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順豐收費內地 / Business / Industries

China to step up protection of rare earth resources

By LIU ZHIHUA and LIU YUKUN | CHINA DAILY | Updated: 2021-01-16 09:11
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A rare earth quarry in Sichuan province. [Photo/Sipa]

China will reinforce the protection of its rare earth resources, strengthen full industrial chain regulation and establish a mechanism under the State Council to decide and coordinate on major policy measures, according to a draft guideline published on Friday.

The guideline was published on the website of the Ministry of Industry and Information Technology and will be kept open for public opinion till Feb 15.

"Rare earths are important strategic resources that are not renewable, and it is necessary to reinforce the full industrial chain regulations targeting activities that are currently disrupting the healthy development of the industry and damaging the environment, such as illegal, destructive, unplanned and excessive mining, and illicit trading," the ministry said.

The guideline aims to regulate the rare earth industry under the framework of laws and regulations, the ministry said.

A group of 17 metallic elements that have distinctive properties such as electrical conductivity and magnetism, rare earths are used in a wide variety of applications, ranging from cellphone batteries, computers, wind turbines and televisions, to fiber optics and missiles, and are widely considered important strategic resources.

Stating the prized resources' irreplaceable significance for the upgrade of traditional industries, and the development of emerging industries and the national defense industry, the guideline said special measures must be taken to protect the resources.

It mentioned administrative license and project approval procedures for rare earth mining and the process of smelting and separation, and quotas respectively for mining, and for smelting and separation.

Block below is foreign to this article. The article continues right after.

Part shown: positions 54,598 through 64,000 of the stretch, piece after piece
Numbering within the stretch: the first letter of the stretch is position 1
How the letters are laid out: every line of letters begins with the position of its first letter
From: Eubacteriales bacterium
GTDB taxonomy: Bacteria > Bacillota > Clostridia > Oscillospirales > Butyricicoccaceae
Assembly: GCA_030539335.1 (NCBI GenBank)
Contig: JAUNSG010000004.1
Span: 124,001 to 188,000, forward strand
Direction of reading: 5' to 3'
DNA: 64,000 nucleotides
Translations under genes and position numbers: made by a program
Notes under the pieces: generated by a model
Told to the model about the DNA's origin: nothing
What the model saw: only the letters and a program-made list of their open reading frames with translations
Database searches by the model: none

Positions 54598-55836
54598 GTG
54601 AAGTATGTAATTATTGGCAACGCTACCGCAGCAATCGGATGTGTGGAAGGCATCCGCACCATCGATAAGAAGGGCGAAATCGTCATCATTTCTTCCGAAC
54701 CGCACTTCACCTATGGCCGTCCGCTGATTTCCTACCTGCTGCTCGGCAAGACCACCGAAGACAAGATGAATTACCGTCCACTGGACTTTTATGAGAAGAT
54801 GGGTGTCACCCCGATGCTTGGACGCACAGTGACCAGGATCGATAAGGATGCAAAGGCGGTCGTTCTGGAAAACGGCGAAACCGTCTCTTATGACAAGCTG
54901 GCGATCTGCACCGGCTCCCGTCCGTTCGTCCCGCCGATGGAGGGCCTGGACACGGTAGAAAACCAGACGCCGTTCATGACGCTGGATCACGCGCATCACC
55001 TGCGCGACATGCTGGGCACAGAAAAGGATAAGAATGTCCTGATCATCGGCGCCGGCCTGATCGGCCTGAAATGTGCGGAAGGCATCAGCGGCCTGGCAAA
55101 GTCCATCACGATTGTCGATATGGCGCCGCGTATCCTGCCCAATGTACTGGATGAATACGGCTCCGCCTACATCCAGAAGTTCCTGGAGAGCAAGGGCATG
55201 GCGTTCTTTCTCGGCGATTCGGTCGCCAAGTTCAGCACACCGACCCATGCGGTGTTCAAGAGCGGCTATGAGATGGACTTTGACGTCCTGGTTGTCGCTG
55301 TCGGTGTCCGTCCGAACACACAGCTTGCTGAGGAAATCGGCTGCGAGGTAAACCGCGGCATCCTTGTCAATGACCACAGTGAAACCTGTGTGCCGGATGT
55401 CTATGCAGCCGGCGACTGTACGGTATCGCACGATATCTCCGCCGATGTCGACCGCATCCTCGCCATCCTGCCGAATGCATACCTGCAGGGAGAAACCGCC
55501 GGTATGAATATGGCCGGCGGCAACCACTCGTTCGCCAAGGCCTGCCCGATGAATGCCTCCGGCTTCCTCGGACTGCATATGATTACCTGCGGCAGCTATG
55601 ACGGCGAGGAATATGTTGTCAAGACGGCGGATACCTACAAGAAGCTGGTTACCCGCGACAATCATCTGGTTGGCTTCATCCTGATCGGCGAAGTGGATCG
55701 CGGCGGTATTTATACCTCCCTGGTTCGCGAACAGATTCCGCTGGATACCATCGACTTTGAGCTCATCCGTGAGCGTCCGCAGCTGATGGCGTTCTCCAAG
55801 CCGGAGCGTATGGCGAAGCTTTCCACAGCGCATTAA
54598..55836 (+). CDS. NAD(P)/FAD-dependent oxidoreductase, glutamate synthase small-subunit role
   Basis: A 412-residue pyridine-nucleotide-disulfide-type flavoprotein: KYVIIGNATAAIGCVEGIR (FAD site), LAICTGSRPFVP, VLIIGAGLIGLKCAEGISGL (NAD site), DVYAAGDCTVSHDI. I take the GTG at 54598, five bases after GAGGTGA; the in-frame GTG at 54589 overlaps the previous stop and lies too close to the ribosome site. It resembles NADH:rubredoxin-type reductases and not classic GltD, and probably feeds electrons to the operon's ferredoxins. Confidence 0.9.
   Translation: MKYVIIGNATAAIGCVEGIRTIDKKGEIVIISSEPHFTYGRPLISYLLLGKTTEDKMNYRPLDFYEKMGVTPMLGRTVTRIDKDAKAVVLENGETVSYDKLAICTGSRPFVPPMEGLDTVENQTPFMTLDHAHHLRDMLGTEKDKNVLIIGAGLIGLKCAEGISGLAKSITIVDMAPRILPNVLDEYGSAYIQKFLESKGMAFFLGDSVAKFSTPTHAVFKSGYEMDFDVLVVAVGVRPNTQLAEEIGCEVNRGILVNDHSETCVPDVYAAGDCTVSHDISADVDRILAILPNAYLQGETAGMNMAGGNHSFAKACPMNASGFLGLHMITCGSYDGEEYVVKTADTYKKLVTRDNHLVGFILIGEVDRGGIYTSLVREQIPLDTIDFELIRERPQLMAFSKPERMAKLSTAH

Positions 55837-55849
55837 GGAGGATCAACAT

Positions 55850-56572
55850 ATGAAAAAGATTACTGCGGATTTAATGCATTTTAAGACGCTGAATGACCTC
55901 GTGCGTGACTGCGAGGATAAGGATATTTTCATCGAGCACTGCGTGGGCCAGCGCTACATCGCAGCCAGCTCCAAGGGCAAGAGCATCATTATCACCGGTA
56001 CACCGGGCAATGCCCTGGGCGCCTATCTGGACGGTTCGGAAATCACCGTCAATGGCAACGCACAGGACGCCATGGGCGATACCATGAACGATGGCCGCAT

According to the guideline, any organization or natural person is prohibited from purchasing or selling rare earth products that are illegally mined, or smelted and separated.

It also stressed that rare earth import and export enterprises must abide by the foreign trade and export control laws and regulations.

As the world's largest rare earth supplier, China produces around 80 percent of the world's total supplies.

However, the country's rare-earth industry faces problems such as smuggling, illegal mining and environmental damage issues.

To protect the important strategic resource, the rare earth industry should have more precise rules and regulations, and the government should encourage innovation and development of high-end rare earth products such as new materials to move up the global value chain, said Bai Ming, deputy director of the Institute of International Market Research at the Chinese Academy of International Trade and Economic Cooperation of the Ministry of Commerce.

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